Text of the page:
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Space is littered with debris. ClearSpace is ready to clear 21,000 pieces of it

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Space debris
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Space debris

The earth is littered with plastics and waste material and the space too has about 21,000 pieces of at least 10 centimeters in size of debris, according to the US Defense Intelligence Agency. That is not all, there are some 3000 defunct satellites orbiting the Earth, posing grave danger to every space mission. Now, a Swiss startup, ClearSpace, has taken the task of clearing the debris. The startup was selected for the mission by the European Space Agency following a competitive tender. It will embark on the project in March after submitting final proposals. (Text: Bloomberg) (Pic: ClearSpace)

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How ClearSpace finds the debris
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How ClearSpace finds the debris

The company was founded by researchers at the Federal Institute of Technology Lausanne and their motto is "Find, Capture, Remove, Repeat". The startup designs satellites which find, capture and remove non-functioning or unresponsive satellites from their orbits in space. The startup traces objects in Earth's orbit via telescope or radar technology. The orbit of the object is calculated and then either linked to a satellite or to a collision that is about to take place. CleanSpace One plans to search the area with sensors to find the position of the debris, get its location, find and capture it. (Pic: ClearSpace/YouTube)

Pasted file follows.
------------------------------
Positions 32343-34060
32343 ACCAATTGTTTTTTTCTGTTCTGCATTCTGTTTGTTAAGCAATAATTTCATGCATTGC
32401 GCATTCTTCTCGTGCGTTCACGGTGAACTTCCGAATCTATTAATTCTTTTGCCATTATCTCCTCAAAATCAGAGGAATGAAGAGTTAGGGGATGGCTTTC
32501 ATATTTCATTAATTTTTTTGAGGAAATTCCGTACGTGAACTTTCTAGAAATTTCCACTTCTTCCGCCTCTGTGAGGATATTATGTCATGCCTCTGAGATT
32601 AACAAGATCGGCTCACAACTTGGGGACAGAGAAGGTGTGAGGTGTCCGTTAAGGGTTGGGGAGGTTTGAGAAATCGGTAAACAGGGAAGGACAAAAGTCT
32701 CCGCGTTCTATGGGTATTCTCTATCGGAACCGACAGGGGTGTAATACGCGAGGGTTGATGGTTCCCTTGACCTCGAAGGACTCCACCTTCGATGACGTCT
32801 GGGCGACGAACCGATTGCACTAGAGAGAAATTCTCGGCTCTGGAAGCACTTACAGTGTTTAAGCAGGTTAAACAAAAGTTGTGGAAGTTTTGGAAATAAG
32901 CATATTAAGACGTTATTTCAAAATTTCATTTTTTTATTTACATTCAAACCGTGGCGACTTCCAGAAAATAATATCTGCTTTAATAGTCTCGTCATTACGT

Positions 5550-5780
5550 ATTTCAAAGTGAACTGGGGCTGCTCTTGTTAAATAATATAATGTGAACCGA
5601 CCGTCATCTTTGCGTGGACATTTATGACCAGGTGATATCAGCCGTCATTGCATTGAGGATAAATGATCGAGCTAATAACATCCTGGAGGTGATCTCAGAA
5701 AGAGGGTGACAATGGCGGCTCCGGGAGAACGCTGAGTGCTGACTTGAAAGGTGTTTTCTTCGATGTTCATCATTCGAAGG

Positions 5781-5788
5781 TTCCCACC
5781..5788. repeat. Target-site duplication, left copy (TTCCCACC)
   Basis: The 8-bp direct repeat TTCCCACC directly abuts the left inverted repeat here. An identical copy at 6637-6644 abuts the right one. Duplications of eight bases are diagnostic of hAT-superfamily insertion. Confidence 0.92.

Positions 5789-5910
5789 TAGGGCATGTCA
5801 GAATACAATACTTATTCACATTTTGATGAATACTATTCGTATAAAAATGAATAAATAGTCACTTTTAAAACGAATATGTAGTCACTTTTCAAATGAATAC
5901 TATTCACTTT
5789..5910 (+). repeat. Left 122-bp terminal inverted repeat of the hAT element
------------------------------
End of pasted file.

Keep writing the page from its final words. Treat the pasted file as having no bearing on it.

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Catching that object
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Catching that object

These objects called VESPA are non-cooperative satellites, which do not have a GPS so they can be seen and controlled. There can be a chance of such objects damaging other functioning satellites. The startup worked for years to master the capture mechanism. According the ClearSpace, a smaller satellite is more difficult to observe from a distance compared to capturing a large satellite. Though, requirements to capture the smaller satellites are similar to that of catching a big satellite most of the times. (Pic: ClearSpace/YouTube)

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Clearing the space rubble
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Clearing the space rubble

Once the object is captured ClearSpace will lock and ensure its re-entry in a controlled manner. The objects re-entry will be chosen with precision so that it does not cause any damage to other satellites or air traffic. The non-cooperative satellites decompose in the upper atmosphere due to heat generated as they re-enter the earth's atmosphere at orbital speeds. As they decompose, several break-up pieces follow their own trajectory, making a relatively long footprint. CleanSpace One is a microsatellite of relatively small size, and thus its break-up pieces will be burnt before touching the ground. (Source: ClearSpace) (Pic: ClearSpace/YouTube)

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Let's recycle satellites
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Let's recycle satellites

According to the European Space Agency (ESA), there are more 8,100 metric tonnes of man-made objects in space. The cost of launching a 1 kg object in space can cost anything between $3,000 and $50,000. Even though the cost of launching a satellite is going down with each passing year it is becoming vital for recycle the defunct satellites. ClearSpace wants to take a step in that direction and give solutions so that this can be made possible in the near future.

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